Last but not least, I want to conclude the series on a super-pragmatic note.
Most businesses are well and truly behind the cutting-edge curve in terms of leveraging what web and information technology can do for them. Not that I am advocating the cutting edge at all – most businesses should not be on this edge as the risks can be high.
But lagging too far behind is not smart either. I am referring to businesses who still unnecessarily do things manually. They stick to handwritten ledgers when a spreadsheet will save hours and countless errors. Or they struggle on with clumsy, unreliable and overly complex spreadsheets when a database is what they truly need.
Like a writer who persists in never learning the more useful “pro” functions of their wordprocessor – like using paragraph spacing instead of pressing enter twice, using stylesheets to simplify formatting, or even customised dictionaries and auto-substitution of words and phrases. I am not even going anywhere near macros. The human resistance to change, to keep doing things the same way, is very strong indeed!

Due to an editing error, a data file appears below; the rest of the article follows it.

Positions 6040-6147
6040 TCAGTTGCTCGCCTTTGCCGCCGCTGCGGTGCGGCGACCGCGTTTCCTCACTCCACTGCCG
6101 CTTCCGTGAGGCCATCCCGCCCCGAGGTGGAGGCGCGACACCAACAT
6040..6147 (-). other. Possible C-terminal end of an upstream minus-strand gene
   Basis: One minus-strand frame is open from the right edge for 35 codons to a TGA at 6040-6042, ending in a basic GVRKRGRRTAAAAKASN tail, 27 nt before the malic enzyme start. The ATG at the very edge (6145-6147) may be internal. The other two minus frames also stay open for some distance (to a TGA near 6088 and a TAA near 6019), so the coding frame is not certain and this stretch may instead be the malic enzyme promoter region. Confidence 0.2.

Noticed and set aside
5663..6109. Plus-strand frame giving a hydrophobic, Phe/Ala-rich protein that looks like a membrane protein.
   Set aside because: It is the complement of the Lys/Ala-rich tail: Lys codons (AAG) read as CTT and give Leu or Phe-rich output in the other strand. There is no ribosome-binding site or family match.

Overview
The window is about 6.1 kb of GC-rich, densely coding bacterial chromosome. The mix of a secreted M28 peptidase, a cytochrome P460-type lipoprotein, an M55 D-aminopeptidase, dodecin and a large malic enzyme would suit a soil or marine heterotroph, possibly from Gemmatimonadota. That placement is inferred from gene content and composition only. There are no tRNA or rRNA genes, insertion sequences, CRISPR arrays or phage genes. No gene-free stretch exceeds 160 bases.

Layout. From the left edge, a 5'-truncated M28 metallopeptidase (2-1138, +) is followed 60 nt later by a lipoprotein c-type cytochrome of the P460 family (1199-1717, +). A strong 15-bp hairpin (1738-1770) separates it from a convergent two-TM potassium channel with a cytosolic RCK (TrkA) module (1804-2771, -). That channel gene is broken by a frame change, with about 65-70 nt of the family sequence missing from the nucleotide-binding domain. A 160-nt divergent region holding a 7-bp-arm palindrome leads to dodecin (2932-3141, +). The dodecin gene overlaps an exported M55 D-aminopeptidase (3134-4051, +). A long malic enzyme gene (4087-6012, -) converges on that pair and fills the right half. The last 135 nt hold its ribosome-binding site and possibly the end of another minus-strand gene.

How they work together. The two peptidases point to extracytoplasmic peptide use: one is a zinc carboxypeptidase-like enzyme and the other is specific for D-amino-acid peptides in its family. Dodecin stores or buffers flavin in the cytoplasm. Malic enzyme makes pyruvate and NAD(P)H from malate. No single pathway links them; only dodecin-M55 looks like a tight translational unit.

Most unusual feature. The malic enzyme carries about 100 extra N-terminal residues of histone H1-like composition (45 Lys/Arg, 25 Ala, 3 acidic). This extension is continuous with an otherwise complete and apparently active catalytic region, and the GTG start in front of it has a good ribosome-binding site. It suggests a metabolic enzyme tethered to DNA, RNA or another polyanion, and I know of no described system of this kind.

And yet, mastering the next little step up in technology use can return disproportionately huge benefits. A simple, well-designed, and distributed database can shorten a process from days to minutes. A well-deployed OCR system can reduce paperwork processing from weeks to a few days. A simple WordPress-based content management system can give many a small business direct control over their information publishing needs. These are all very practicable and established technologies.
For those developers and designers who are not mesmerised by the bleeding edge, offering consulting and development services that employ established technologies can be a good source of consistent work. And the market does not look at all like diminishing any time soon.